‘Another day,’ was the first thing I thought that morning; an odd thing to think, since days usually don’t tend to begin for me. It always seems like one big day, only things tend to get darker sometimes. Still, acknowledging days exist may help me get organised, and my brain certainly needs organisation. So many thoughts, and I never put them in order, even if I have all the time in the world. Then again, I suppose it’s easy for one’s mind to get jumbled when he has to share it with someone rather vocal. Maybe I should stop thinking altogether.
As I noticed what the sun was heralding, I noticed a low gurgling in my stomach. Breakfast. Isn’t that what humans called it? I couldn’t remember where I heard it, but I thought it was correct. And breakfast was all around me.
Eating defenceless fish is all I’m good for. That’s what they said. I’m meant to be nothing but a fearsome predator. Well, if that’s my lot in life, I thought I better well embrace it. There was nothing I could do to change it, so why not just go along with it? I’d be happier, and maybe he would be quieter.
Perusing through the ocean, I came across a particularly nice looking fish, with silver scales shimmering in the sunlight. Nice choice. His back was turned to me. Good. Slowly I swam towards him, my shadow enveloping him to eliminate his shimmer. I opened my jaws, my rows of fangs exposed. That fish would have the honour of seeing those lovely choppers first hand and – what was I even thinking?
He is a fish, I said to myself. Fish don’t have minds; he’s nothing but food for me.
Just eat him.
Your mouth is open. Now close it.
There you go.
He noticed me. Then he rapidly swam away before I could devour him. Maybe he just wasn’t worth…
You idiot! You aren’t going to let him get away, are you?
What choice did I have?
I could still see him, flapping his tail. His back may have been turned, but I knew he had a smug little grin on his face. He escaped a shark. He’s a hero. As if my species doesn’t get insulted enough. I burst through schools of guppies, zoomed past the rippling plants, my eyes set on that miniature meal. He knew I was following him, so he tried to swim faster, faster, but it wasn’t going to last. I had more energy than he did, he didn’t stood a chance. They never stood a chance. I’d caught his brethren without trying. What can he do?
Another set of jaws.
More rows of teeth.
The fish got eaten, but not by me. Another shark, another Great White had swam by and had munched the little nipper, a triumphant grin beaming in my face. A reminder of what I was, and what I was not. Then I noticed her eyes. Was it? It was.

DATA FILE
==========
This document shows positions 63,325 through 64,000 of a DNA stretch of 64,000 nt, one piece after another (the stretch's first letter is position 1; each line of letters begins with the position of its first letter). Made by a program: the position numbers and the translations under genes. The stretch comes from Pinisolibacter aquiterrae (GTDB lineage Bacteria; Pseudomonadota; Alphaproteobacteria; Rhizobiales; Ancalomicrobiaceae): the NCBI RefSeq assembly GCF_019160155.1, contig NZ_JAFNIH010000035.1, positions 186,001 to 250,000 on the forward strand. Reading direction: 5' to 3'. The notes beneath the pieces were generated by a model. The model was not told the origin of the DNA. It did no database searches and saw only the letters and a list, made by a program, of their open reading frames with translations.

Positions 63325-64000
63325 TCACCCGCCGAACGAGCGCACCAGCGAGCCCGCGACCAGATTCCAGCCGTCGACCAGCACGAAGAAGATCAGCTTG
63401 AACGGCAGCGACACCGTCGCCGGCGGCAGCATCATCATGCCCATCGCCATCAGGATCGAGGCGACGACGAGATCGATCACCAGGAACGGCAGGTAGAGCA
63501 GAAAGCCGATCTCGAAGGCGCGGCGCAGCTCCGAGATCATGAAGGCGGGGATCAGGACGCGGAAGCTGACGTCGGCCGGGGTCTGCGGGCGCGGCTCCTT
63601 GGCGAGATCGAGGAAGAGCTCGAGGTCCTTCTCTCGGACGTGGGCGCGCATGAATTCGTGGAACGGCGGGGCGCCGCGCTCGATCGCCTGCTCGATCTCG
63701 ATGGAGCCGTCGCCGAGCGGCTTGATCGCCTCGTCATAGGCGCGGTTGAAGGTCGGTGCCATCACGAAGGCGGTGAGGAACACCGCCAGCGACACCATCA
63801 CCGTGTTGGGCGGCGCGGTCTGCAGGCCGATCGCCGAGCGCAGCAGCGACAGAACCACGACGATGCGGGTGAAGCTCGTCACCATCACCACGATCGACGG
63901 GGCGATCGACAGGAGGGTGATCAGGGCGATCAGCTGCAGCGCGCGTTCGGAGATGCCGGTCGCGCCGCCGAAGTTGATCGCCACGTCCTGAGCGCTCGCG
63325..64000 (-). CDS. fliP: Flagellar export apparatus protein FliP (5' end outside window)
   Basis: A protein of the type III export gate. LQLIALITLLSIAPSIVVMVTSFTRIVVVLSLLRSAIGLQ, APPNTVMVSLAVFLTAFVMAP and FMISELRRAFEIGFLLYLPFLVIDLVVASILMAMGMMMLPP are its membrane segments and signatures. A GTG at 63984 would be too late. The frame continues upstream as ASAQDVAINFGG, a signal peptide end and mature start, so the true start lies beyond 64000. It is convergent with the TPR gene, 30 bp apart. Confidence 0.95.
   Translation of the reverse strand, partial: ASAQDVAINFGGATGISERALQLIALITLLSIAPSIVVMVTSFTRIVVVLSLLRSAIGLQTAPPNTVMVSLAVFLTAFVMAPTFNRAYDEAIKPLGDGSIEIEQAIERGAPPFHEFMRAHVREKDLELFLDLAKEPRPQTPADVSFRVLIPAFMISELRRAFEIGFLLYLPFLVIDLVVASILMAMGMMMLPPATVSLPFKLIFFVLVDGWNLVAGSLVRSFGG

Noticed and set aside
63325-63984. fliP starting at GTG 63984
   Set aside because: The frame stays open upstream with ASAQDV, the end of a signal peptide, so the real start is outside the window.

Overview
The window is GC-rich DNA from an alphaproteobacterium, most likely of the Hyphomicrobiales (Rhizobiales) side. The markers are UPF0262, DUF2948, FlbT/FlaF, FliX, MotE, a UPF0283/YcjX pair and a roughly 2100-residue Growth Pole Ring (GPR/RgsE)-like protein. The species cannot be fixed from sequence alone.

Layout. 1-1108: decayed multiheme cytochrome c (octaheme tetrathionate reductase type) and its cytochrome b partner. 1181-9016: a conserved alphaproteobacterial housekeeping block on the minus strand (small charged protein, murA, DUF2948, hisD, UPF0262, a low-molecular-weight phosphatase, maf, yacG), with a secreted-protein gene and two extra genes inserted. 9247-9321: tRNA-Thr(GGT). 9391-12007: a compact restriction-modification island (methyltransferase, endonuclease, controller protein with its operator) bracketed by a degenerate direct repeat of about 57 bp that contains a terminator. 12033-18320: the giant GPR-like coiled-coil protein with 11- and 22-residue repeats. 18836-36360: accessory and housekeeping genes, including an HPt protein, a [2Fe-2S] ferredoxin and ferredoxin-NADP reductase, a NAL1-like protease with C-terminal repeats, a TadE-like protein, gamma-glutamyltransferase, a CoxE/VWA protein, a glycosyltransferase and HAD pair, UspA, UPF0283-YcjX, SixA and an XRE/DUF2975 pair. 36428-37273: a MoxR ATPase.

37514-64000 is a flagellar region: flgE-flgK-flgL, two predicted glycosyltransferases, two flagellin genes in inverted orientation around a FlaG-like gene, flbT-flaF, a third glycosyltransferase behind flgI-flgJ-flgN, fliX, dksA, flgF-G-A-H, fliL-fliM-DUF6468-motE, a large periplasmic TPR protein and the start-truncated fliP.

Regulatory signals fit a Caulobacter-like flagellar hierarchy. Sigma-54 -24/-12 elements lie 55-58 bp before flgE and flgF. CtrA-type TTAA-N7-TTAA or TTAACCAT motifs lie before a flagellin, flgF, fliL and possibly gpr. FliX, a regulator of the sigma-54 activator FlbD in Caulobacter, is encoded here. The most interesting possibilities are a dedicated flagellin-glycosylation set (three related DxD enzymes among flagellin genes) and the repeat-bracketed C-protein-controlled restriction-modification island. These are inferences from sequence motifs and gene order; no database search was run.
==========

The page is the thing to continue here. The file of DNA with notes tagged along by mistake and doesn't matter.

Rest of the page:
That champion grin shrunk as her eyes bulged. ‘Derek.’
‘Yes.’ A few seconds of us swimming in silence, and Acacia departed, leaving me alone.
Go after her.
Instantly, I did as he requested, swimming by her side. She seemed to cringe upon seeing me, so I smiled in hopes that she would do the same.
‘Hello,’ I said.
‘Oh, hello, Derek,’ she said, rolling her eyes, ‘I’m busy today, so don’t expect to get any sympathy from me.’
I looked up at the sun’s reflection in the water for a while before answering. ‘I don’t want sympathy.’
‘Oh really?’ She turned her head towards me, one eye larger than the other. ‘You’re not going to whinge at me about how killing is bad and we should all be depressed for doing it?’
‘No. I realise that I was put in this ocean for a reason, and I should just do what I was born to do.’ She still had that look on her face. ‘By that, I mean hunting…’
‘Good,’ she replied, her face still frozen in that grimace. We swam side by side for a little while longer before she pierced the silence with a ‘Well?’
‘Well, don’t you have hunting to do?’
‘It’s just…’I stared at the sun again. ‘We haven’t seen each other in a while…’
Before I could say anymore, Acacia floated away from me, scoffing slightly. I watched her for a little while, then began to set off on my own way.
Nice going there.
Why didn’t she smile? I remember being with her, and every time I saw her, she had a huge grin on her face. Always. She smiled when she talked to me. She smiled when I spoke about my doubts. She smiled when having a go at me. She wasn’t smiling and I wasn’t sure what to think about that. Maybe I should smile more.
Perhaps I was meant to meet her today. Perhaps I had changed as a result of seeing her again. Yes. I doubted my species no more. I was a shark, that’s what I was born to do, that’s what I was born to be. Time for breakfast.